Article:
As a teenager in the Bronx in the 1940s, Edward J. Schaum couldn’t wait to join the Army.

After leaving high school to work for a telephone company, that’s what he did once he turned 18, eventually serving in Europe and the Pacific during World War II. But later in life, the Commack resident said he regretted never graduating from high school.

“He used to make jokes about it, you know, ‘Not bad for an eighth-grade graduate,’” said Susan Felberbaum, Schaum’s daughter. “At the time, school wasn’t important to him but I guess as he got older, he realized it was a shame he never got [his diploma].”

That changed Wednesday night when Schaum, 91, received a diploma from the Commack School District in a surprise ceremony.

Schaum thought he came to the Commack Board of Education meeting to watch his daughter receive a certificate for her service to the district, where she works as a library staff member at Burr Intermediate School. He was shocked to learn he was the one being honored.

“I don’t believe this,” Schaum said with a laugh.

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As he came forward to receive his diploma from Commack High School Principal Leslie Boritz, Felberbaum watched with tears in her eyes, remarking that this was “probably the last thing on his bucket list.”

“Unbelievable,” Schaum said after the ceremony, which was held at the Hubbs Administration Building in East Northport. “And a definite honor.”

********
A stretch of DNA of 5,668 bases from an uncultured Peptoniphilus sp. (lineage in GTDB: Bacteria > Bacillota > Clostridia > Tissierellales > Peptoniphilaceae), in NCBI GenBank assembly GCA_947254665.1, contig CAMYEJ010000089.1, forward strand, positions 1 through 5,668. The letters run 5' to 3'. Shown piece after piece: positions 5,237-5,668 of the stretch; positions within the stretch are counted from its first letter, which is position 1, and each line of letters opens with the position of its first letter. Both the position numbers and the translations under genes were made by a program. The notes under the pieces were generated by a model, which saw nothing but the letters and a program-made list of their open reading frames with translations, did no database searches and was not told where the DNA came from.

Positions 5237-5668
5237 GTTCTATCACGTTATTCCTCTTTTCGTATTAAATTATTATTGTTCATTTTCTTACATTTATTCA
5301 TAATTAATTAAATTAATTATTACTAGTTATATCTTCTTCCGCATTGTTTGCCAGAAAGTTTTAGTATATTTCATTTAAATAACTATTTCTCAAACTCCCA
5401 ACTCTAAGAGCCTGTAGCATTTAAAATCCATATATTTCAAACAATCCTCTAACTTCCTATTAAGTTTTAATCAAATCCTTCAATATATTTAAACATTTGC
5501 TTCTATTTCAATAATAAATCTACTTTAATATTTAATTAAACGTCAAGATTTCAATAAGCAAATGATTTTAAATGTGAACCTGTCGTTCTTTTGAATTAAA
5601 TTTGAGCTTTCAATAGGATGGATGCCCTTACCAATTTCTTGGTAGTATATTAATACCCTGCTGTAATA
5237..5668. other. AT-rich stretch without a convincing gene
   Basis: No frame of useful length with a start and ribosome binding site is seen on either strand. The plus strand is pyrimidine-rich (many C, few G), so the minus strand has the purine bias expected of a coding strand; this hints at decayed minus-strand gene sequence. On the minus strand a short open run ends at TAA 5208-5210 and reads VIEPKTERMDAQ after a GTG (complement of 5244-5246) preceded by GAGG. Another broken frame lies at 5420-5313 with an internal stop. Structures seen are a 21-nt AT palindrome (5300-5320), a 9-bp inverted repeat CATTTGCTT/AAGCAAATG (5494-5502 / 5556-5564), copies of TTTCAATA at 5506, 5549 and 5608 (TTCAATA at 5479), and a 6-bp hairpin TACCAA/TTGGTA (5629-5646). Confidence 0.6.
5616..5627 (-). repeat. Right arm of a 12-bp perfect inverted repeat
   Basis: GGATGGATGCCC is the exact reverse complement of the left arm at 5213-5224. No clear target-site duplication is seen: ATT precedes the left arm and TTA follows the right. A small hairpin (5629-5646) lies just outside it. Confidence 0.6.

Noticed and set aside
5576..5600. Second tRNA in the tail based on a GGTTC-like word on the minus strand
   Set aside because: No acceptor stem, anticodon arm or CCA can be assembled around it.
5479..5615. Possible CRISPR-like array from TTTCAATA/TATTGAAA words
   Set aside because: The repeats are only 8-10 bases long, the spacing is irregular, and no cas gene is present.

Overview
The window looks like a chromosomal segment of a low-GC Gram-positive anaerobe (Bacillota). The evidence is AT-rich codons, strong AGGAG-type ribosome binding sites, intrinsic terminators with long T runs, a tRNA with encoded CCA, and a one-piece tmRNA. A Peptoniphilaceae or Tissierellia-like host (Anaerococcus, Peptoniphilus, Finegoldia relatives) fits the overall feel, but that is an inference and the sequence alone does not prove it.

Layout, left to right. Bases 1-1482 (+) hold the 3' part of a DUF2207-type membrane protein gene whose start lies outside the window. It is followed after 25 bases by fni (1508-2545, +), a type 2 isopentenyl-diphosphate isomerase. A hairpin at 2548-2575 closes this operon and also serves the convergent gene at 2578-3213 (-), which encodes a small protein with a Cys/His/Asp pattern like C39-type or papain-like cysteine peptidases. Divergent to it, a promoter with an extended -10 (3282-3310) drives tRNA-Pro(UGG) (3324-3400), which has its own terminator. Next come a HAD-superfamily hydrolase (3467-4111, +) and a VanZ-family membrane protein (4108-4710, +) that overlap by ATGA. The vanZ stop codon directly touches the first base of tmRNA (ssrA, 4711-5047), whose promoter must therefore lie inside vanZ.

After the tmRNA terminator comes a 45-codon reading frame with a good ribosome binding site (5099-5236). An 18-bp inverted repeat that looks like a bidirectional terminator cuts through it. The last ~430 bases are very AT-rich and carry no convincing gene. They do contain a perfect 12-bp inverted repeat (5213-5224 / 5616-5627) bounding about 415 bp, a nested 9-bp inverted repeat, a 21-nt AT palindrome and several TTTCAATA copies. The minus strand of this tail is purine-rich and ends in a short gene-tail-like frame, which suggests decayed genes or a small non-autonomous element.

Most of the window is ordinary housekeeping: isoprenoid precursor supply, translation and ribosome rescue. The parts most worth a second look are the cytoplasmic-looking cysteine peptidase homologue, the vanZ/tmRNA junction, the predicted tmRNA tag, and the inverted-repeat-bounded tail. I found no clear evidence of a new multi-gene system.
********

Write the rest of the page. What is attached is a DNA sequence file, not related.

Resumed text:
Felberbaum and her 27-year-old son, Robert, and other family members came to celebrate Schaum’s achievement.

Boritz called Wednesday’s ceremony “a beautiful event that honors both his service to our country and his desire to complete this important step.”

Edward Schaum is congratulated after receiving his high school diploma on Aug. 8, 2017 at a Commack Board of Education meeting at the Hubbs Administration Building in East Northport. Photo Credit: Johnny Milano

Schaum enlisted in the U.S. Army in February 1944 and was stationed in France, Germany, Hungary and Japan while serving as a rifleman until May 1946.

Felberbaum, 60, of Commack, said her father loved his time in the Army, and wanted to help civilians feel safe during the war. He received two Bronze Stars and several other victory medals for his service, Felberbaum said.

After his service, he briefly worked at a Bronx roller rink before becoming a New York City bus driver. He has three children, five grandchildren and one great-grandchild.

In the spring, Felberbaum learned about Operation Recognition, a New York State program that allows World War II, Korean War and Vietnam Era veterans who left school early to receive their high school diplomas.

Felberbaum reached out to members of the Commack School District, and thought they might “just print out a diploma and give it to” her father, she said.

“It’s very emotional for us,” Felberbaum said earlier Wednesday. “At this point in his age, you know, there aren’t that many more things left for him to accomplish, and I think this will be a big accomplishment for him.”